Gout flares may occur after initiation of febuxostat due to changing serum uric acid levels resulting in mobilization of urate from tissue deposits. Flare prophylaxis with a non-steroidal anti-inflammatory drug (NSAID) or colchicine is recommended upon initiation of febuxostat. Prophylactic therapy may be beneficial for up to six months [see Clinical Studies (14.1)].
If a gout flare occurs during febuxostat treatment, febuxostat need not be discontinued. The gout flare should be managed concurrently, as appropriate for the individual patient [see Warnings and Precautions (5.2)].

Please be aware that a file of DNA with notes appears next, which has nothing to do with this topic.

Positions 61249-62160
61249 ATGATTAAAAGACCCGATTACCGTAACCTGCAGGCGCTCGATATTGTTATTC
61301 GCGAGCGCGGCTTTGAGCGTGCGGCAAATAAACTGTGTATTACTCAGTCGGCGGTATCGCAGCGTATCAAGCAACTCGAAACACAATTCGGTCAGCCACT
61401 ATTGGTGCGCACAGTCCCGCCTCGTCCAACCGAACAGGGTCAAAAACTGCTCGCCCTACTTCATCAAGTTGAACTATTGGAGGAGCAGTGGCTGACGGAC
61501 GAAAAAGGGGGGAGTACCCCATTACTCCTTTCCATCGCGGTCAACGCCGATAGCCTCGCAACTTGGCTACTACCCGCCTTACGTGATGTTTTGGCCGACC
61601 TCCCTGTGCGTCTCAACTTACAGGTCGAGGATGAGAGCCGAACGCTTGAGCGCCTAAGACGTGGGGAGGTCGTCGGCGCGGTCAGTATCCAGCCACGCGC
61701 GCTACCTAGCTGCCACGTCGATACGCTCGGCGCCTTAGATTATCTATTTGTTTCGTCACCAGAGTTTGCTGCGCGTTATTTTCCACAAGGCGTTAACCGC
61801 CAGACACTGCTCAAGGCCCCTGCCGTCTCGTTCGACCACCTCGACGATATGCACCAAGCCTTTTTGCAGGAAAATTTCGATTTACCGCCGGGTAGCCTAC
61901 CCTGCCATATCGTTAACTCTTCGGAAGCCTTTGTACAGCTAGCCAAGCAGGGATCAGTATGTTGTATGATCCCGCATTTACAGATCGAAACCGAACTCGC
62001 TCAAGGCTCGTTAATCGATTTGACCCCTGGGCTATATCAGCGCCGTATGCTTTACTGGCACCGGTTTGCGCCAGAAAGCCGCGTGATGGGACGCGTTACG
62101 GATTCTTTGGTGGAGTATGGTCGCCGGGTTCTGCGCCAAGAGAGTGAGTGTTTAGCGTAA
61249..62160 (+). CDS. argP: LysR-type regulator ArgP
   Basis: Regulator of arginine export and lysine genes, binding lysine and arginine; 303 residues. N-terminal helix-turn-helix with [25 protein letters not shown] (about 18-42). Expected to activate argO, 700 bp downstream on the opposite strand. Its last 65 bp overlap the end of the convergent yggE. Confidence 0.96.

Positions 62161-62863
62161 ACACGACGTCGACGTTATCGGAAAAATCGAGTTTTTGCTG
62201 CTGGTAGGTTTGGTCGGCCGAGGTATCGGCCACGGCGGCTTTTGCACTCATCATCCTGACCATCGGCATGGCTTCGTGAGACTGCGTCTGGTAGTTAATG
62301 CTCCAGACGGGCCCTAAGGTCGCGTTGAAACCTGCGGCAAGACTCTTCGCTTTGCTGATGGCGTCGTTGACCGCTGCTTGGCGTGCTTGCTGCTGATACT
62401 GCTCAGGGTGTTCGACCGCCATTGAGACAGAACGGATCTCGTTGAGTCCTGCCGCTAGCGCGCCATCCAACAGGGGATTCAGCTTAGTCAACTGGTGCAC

- 40 mg tablets, round, light green to green, biconvex tablet, debossed with “54 554” on one side and plain on the other side.
- 80 mg tablets, round, light green to green, biconvex tablet, debossed with “54 244” on one side and plain on the other side.
Febuxostat Tablets are contraindicated in patients being treated with azathioprine or mercaptopurine [see Drug Interactions (7)].